Rotary History

On the evening of February 23, 1905, Paul Harris and three friends, Sylvester Schiele, Gustavus Loehr, and Hiram Shorey, met in Loehr's business office in downtown Chicago to discuss Paul's idea that businessmen should get together periodically for camaraderie and to enlarge their circle of business and professional acquaintances.

What he had in mind was a club that would kindle fellowship among members of the business community. It was an idea that grew from his desire to find within the large city the kind of friendly spirit that he knew in the villages where he had grown up.

The four businessmen didn't decide then and there to call themselves a Rotary club, but their first get-together was, in fact, the meeting of the world's first Rotary club. As they continued to meet, adding others to the group, they rotated their meetings among the members' places of business, hence the name. Soon after the name was agreed upon, one of the new members suggested a wagon wheel design as the club emblem. It was the precursor to the familiar cogwheel emblem now worn by Rotarians around the world. By the end of 1905, the club had grown to 30 members.

The second Rotary club was formed in 1908 half a continent away from Chicago in San Francisco, California. Rotary became international in 1910 when a club was formed in Winnipeg, Manitoba, Canada. By 1921, the organization was represented on every continent, and the name Rotary International was adopted in 1922.

Today, Rotary is an organization of business and professional leaders united worldwide, who provide humanitarian service, encourage high ethical standards in all vocations, and help build goodwill and peace in the world. There are approximately 1.2 million Rotarians; members of more than 29,000 Rotary clubs in 161 countries.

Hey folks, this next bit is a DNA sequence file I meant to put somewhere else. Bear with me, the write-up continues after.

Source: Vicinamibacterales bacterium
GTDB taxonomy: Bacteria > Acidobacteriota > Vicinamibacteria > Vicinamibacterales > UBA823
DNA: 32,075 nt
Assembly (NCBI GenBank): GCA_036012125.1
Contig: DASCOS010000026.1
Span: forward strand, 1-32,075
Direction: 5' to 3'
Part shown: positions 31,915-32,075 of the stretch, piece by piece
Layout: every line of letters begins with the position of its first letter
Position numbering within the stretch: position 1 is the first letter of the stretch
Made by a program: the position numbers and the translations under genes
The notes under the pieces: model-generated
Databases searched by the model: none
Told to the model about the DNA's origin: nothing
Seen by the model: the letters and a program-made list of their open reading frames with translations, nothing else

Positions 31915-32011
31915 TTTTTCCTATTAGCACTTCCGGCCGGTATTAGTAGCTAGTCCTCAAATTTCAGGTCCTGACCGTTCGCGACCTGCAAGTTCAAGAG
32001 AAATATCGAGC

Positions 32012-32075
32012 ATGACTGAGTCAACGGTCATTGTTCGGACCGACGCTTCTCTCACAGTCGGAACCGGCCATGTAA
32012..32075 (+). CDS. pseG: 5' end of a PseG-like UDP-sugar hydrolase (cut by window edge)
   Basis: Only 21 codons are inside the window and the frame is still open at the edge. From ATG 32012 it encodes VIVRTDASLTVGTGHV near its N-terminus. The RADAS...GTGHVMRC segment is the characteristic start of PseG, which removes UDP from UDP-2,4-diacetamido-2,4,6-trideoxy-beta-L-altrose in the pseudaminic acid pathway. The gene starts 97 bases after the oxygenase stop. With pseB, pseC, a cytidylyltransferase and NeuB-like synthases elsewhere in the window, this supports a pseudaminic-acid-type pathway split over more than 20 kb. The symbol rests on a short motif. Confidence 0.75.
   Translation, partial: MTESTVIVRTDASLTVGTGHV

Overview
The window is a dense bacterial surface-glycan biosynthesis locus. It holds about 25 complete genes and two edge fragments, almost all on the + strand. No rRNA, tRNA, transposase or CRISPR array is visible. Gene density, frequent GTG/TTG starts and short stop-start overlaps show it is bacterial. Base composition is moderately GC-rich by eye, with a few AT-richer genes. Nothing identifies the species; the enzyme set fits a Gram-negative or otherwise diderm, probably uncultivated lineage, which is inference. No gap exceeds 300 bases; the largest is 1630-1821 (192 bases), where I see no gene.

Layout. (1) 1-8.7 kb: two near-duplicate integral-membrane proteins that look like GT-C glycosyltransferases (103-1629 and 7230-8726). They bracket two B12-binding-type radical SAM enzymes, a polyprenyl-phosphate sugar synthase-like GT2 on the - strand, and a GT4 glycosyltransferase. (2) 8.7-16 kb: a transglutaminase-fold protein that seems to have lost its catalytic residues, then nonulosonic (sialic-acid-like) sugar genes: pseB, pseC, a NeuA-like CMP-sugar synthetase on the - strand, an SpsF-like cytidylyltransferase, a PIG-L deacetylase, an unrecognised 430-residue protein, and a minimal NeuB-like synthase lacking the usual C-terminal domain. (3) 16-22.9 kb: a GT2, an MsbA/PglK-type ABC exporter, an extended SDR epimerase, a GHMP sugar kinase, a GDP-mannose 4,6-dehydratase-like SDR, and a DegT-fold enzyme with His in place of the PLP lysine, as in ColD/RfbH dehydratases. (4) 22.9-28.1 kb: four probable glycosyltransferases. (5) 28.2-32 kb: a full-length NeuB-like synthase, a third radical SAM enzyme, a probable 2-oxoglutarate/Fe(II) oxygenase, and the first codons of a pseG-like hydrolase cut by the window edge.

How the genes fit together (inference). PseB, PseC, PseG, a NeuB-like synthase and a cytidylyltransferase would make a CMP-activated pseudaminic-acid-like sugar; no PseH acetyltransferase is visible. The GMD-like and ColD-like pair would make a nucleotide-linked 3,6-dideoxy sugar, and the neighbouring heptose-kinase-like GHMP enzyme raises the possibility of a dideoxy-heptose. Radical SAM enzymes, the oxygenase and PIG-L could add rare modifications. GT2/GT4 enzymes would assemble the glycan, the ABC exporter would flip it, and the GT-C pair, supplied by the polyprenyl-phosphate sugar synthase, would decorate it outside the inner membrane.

History of Spokane Rotary Club 21
Rotary Club 21 is a fellowship of business and community leaders committed to providing opportunities for people in Spokane and world-wide through the ideals of service above self.

There is no record of who got the ball rolling to bring Rotary to Spokane, whether it was by getting in touch with the Seattle club, or whether Spokane volunteered.

About the middle of February, 1911, Ernst L. Skeel, a Seattle Rotary club charter member, and at that time, the secretary of the Seattle club, came to Spokane to discuss with a gathering the possibilities of starting a club in Spokane. Not all 26 present joined the new club, but the application was made for membership in what was then the National Organization of Rotary Clubs of America.

On July 17, 1911, the National Organization advised the Board of Directors that Spokane, with 20 members, became the 21st club in Rotary and 4th in the Northwest. Since that early date of being sponsored by the Seattle club, Club 21 has gone on to sponsor 12 other Rotary clubs. The first was Walla Walla in 1919. The last to be sponsored was Rotary South in 1972. In between were Coeur d'Alene, Wallace, Spokane Valley, Pullman, Colfax, Spokane North, Spokane Hillyard, Cheney, Spokane East, and Spokane West.

Club 21 has had eight members serve as District Governor. One, Fred K. Jones, went on to be an International Director in 1945-46.

Of historical note, Ernst Skeel would eventually organize twenty-one clubs in the Northwest, including Tacoma, Portland, Vancouver, Bellingham, and Yakima. In 1912, Skeel is accredited with writing the famous Four Objects of Rotary into the constitution which, with some minor changes, have been retained almost verbatim through the years.